as picked last week, i’m reviewing Tom Waits’ 2009 live record, Glitter and Doom.

this record opens with Lucinda/Ain’t Goin Down To the Well, which languishes during the verses and get loud and rowdy during the choruses, this one’s a toe-tapping good time. a neat way to fuse two different tracks for sure, and these work really well together. i’m familiar wirh Singapore from a Rain Dogs, ans this is a really nice performance of it. “in the kingdom of the blind the one-eyed man is king” hits so good here. the percussion, the harmonica, and the scattered vocalizations on Get Behind the Mule are great – as is Waits’ vocal performance here. a lot to like here. Fannin Street is a nice uh… ballad? here after the first few songs are all upbeat and jammin’. its p good. i LOVE the transition from Fannin Street to Dirt In the Ground. i know these are all from different shows but man that’d be a hell of a transition up on stage. on repeat listens i really latched onto the mention of Cain and Abel because of where it comes up elsewhere on the record. Such a Scream brings the vibes back up with some fun horn work, plus i love the guitars on this one. simple but very effective. this track’s humor and style reminds me a lot of Oingo Boingo. in looking up lyrics for this its interesting that he rearranged the verses from the original. Live Circus is a real neat story track – feels a lot like him just hanging out and talking shit on the mic. another place where the live setting allows a change, in looking up lyrics in the original – i love the part where he turns to the band and asks them to play a bit of the song he was talking about. a very sad track ngl. Goin’ Out West evokes the same kinda rambling vibe of Get Behind the Mule. Falling Down is a good time – it reminds me a lot of Nighthawks At the Diner. The Part You Throw Away is aight. Trampled Rose is interesting. wild to find out that on the record it’s from it comes right after Circus, but is not next to Metropolitan Glide, which follows it here. interesting ways to recontextualize the tracks. i love the saxes and little bit of organ on Metropolitan Glide. such a fun track. not a huge fan of I’ll Shoot the Moon. the bit about his phone number is hilarious tho. feel kinda just okay on Green Grass. Make It Rain is soing some extremely fun stuff here leading towards the end of the record. i’ll mention some more thoughts related to Story below in the full record discussion but needless to say, i dig this track. disc 2, the last track, Tom Tales, will address some of those concerns but… you’ll see. the last track of disc 1, Lucky Day, is p good. i will say here in the track by track that the friend that recommended this pointed out going in that Tom Tales is deliberately strung together like he’s delaying starting a song, which obv is addressed in the track but it’s still incredibly funny seeing all those false starts and false endings.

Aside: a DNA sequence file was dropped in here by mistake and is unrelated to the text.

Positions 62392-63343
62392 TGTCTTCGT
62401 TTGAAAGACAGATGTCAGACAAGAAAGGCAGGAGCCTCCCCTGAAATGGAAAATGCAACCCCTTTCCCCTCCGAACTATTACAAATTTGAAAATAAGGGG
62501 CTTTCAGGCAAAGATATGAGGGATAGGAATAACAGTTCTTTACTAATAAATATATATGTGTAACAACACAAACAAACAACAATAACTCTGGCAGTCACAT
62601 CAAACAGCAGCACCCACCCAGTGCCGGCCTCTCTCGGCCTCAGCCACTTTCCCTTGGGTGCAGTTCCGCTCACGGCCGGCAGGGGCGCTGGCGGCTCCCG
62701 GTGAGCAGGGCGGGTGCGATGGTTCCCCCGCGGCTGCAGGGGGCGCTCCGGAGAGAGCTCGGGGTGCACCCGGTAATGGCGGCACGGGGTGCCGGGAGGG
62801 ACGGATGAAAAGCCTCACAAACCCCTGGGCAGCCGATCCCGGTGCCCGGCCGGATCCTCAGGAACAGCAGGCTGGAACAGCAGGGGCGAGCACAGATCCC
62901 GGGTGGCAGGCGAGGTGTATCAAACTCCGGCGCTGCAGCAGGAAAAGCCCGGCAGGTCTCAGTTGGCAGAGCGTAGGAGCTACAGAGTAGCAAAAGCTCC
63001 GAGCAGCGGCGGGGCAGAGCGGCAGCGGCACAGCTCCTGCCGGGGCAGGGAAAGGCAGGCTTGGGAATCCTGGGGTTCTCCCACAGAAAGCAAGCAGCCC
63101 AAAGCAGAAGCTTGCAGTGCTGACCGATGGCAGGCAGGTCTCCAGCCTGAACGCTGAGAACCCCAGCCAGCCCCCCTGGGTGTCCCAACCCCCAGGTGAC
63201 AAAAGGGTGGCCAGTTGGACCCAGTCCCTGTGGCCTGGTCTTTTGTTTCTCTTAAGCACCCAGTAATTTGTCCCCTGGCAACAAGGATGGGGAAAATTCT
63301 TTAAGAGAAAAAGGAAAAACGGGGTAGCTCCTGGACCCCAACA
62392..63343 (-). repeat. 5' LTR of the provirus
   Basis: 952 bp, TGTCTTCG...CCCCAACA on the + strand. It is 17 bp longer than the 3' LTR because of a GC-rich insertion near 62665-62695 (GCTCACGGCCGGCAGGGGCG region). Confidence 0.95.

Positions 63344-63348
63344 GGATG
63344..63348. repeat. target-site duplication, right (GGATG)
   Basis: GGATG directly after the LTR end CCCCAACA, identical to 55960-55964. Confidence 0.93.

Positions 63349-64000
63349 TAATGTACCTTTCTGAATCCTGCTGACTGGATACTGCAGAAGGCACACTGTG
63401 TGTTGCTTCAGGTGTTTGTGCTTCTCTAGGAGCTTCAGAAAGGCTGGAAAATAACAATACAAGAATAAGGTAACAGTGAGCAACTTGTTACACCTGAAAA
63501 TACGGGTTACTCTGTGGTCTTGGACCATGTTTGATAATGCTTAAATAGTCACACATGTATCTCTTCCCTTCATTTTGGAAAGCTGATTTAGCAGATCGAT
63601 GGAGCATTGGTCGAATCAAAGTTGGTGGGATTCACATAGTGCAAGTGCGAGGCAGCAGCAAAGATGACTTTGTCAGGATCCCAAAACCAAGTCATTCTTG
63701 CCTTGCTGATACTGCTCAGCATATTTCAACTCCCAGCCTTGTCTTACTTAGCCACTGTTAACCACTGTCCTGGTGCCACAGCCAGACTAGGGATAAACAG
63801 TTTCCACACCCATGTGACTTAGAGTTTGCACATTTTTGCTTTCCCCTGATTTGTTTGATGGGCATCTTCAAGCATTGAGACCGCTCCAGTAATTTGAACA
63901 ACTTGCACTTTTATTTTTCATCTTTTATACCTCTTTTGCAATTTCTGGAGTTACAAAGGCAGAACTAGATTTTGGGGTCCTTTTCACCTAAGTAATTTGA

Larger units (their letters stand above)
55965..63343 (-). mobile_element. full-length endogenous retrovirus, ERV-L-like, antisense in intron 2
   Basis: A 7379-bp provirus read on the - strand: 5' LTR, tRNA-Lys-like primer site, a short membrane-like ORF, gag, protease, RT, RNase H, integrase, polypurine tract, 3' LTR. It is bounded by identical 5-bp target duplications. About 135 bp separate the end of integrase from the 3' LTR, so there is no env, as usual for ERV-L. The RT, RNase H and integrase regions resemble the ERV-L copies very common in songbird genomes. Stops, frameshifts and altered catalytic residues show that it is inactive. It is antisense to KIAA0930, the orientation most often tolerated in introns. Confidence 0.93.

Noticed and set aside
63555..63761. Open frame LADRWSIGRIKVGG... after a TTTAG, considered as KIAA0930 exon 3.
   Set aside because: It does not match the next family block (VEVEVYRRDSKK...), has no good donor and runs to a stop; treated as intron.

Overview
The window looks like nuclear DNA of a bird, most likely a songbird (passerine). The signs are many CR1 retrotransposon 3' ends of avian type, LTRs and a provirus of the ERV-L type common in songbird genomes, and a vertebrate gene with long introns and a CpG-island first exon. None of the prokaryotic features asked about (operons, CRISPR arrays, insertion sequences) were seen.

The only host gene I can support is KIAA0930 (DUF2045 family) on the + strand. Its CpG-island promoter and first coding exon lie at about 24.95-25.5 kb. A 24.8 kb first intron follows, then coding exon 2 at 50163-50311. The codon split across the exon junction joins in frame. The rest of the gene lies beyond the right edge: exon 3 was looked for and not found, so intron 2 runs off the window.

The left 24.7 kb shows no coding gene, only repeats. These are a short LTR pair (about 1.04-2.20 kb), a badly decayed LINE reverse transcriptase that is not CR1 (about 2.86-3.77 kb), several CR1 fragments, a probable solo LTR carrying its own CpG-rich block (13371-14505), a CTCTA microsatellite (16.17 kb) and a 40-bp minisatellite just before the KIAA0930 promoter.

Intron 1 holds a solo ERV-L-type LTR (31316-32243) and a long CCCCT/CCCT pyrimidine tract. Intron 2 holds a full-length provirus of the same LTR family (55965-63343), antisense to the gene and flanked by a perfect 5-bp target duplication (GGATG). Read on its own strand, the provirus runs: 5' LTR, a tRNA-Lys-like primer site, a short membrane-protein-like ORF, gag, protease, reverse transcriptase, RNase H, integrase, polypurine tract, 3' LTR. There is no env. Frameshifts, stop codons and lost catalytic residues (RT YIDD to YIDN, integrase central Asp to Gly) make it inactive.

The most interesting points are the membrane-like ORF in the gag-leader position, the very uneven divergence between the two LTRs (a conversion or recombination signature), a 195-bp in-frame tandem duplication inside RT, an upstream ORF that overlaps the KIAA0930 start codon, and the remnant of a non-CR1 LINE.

faves – Lucinda/Aint Going Down To the Well, Singapore, Get Behind the Mule, Make It Rain, Story

dislikes –

there’s probably a couple more tracks on this record that could easily be faves, ngl. really enjoyed sitting down with the record – Waits’ vocal performance is fantastic as always, his gravelly voice is fantastic here and he shifts effortlessly between calm, reflective, humorous, and grim over the hour of performances here. musically, it’s great! theres some fantastic bits of guitar and piqno works here, some great horns, a lotta harmonica, its a good time.

i will say though, that in my head i kept comparing this record to Nighthawks In the Diner, partially because its one of his LPs im most familiar with but also because that record had a similar vibe, of stitching together many different performances (even if they were staged) to create a single “live” experience. gotta say, the thing i missed most here was the banter. i know there’s basically no room for it. disc 1, the musical component, clocks in at over an hour with 16 tracks and nearly all the stage banter is in that 30 minute disc 2. it would’ve been nice to have a bit more transitional space between the tracks and i think Tom Tales have so much spirit and energy to them. its not like the transitions were bad or anything, the record’s got a good variety of moods and i felt it was sequenced pretty well but it just felt like something was missing here with all the banter stuck on the end.

Glitter and Doom – 6/10

support the band by buying this record on Bandcamp

and that’s that! make sure to check out the other album that’s kicking off our weekly reviews, Couer de Pirate. the winner of this week’s suggestion pool is Green-House’s Six Songs For Invisible Gardens, so swing back by next Friday, Mar 25 for a review, and in the meantime, let me know what album you’d like me to review! (one suggestion per person pls, drawing will happen when the review goes up next Friday)